Whether new infrastructure is needed to serve remotely constrained renewable resources or as additional transfer capacity to drive down regional prices, early consideration of lands and wildlife resources should be the new business as usual. Planning entities and utilities should invest in improving analytic and technical capacity to address these issues by developing better decision-support tools. Efforts of the Western Governors’ Association in its Western Renewable Energy Zones project and the Western Electricity Coordinating Council are refining and using such tools. In addition, the national labs are assisting the Eastern Interconnection States’ Planning Council in developing decision-support systems in the East, as well, and the Bureau of Ocean Energy Management, Regulation and Enforcement is working with states and other stakeholders to avoid important marine habitat and migration corridors while planning for offshore renewables and new transmission. These types of decision-support systems provide the means by which competing public policy objectives can be accommodated and are essential tools in an increasingly policy-driven environment.
Transmission planning increasingly will be driven by a fuller range of public policies and priorities, both federal and state. Federal Energy Regulatory Commission Order 1000 provides the stimulus to transmission planners to make those objectives a significant part of the planning process. Many understand the public policy objectives to include environmental and energy policy objectives. The number of federal and state initiatives to imbue landscape and wildlife considerations earlier in the planning processes is growing. The convergence of these state and federal trends, as well as new modeling tools and analytical methodologies being developed by planning authorities across the nation, demonstrates the timeliness, feasibility and necessity of better incorporating environmental impacts into U.S. transmission planning.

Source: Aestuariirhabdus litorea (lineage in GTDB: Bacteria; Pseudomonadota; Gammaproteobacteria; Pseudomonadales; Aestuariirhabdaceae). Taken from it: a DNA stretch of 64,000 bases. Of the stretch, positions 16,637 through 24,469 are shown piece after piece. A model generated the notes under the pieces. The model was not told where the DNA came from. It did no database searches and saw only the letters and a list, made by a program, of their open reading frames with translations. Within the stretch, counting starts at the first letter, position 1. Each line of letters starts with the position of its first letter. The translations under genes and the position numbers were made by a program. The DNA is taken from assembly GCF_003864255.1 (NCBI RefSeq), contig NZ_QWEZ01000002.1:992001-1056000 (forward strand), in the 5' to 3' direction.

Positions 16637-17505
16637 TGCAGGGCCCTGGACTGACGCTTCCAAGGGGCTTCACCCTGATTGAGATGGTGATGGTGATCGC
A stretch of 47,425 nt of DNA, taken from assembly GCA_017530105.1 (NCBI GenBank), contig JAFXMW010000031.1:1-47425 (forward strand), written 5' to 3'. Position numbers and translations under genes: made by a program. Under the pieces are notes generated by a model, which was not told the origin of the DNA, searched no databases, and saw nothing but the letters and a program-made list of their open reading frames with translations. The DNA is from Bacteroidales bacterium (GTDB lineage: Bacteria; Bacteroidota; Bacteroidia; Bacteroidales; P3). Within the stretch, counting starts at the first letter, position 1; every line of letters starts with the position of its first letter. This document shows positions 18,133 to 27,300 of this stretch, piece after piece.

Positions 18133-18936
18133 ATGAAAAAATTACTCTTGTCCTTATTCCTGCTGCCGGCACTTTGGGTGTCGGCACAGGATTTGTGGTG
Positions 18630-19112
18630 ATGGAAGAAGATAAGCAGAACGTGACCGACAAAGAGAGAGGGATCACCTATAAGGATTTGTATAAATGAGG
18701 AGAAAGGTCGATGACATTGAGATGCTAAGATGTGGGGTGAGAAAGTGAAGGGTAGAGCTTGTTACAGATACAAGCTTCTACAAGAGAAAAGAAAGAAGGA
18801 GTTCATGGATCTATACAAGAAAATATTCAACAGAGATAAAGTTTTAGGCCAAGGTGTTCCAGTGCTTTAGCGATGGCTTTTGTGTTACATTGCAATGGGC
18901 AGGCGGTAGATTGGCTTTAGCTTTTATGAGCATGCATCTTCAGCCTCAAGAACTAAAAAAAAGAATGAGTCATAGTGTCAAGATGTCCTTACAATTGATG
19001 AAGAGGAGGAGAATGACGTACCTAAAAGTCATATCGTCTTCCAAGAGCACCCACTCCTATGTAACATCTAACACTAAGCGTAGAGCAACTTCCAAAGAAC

Transformative investments will be needed to build a grid for tomorrow’s energy needs. To build a strong network that supplies reliable power and works with U.S. environmental and cultural resources, these investments must be guided by policies that learn from experience and minimize last-minute surprises. Environmental planning holds the key to better projects that will be completed more expeditiously with broader overall support and better ecological, carbon-reduction and community outcomes.
As the nation seeks new solutions to its energy needs, it is time to use the best information that can inform infrastructure planning and to strive for those solutions that are high performers on energy supply and conservation impact.
Liese Dart is a wildlife and clean energy policy advisor at The Wilderness Society based in Washington, D.C. Email firstname.lastname@example.org.
Chase Huntley is director of the Renewable Energy Program for The Wilderness Society based in Washington, D.C. Email email@example.com.
Ginny Kreitler is senior advisor on energy and environment for the National Audubon Society. Email firstname.lastname@example.org.
Carl Zichella is the director for western transmission for the National Resources Defense Council. Email email@example.com.